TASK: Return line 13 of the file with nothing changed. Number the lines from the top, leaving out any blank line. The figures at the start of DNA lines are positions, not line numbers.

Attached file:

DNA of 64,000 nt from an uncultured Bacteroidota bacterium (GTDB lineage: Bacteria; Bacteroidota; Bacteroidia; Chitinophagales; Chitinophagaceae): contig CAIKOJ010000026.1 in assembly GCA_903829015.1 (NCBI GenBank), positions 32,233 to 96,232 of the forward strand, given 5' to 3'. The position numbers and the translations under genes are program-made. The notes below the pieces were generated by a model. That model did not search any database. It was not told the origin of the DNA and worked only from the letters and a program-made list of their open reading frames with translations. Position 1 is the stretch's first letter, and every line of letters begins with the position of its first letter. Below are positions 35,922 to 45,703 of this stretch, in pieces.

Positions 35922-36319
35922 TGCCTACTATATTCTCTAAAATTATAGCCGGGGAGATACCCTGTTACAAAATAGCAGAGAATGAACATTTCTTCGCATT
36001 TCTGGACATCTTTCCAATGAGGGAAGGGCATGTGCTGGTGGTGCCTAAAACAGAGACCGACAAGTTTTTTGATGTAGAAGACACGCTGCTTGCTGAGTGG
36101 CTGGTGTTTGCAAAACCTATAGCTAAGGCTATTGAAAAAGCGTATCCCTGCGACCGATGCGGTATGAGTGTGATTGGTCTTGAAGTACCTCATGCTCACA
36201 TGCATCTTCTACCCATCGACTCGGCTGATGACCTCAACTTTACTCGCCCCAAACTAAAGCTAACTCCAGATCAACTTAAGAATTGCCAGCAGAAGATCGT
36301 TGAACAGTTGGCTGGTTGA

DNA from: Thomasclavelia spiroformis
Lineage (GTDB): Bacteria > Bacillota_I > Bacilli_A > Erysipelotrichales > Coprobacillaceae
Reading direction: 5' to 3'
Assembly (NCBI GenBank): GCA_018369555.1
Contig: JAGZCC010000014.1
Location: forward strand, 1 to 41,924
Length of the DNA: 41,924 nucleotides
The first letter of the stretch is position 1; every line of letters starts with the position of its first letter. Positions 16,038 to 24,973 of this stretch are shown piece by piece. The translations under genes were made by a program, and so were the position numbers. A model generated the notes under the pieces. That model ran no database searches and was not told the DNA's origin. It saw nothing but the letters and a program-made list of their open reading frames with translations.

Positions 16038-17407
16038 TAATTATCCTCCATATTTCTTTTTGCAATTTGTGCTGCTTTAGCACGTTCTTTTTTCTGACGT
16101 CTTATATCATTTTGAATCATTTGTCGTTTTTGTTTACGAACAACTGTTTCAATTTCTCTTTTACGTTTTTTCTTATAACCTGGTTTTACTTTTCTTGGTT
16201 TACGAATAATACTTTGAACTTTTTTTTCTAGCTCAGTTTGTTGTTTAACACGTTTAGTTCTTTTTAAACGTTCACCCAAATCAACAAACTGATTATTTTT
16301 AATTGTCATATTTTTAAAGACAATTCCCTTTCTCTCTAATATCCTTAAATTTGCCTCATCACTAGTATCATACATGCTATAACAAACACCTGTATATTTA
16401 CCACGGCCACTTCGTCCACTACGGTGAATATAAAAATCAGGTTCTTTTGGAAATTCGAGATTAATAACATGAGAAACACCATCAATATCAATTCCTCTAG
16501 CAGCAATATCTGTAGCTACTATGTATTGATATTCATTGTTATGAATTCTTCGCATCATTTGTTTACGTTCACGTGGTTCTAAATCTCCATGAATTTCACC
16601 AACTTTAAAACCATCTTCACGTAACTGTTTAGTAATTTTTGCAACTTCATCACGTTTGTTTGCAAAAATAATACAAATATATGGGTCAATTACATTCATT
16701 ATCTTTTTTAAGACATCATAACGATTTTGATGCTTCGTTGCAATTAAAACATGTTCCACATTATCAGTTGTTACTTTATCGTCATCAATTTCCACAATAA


Location: forward strand, 1 to 41,924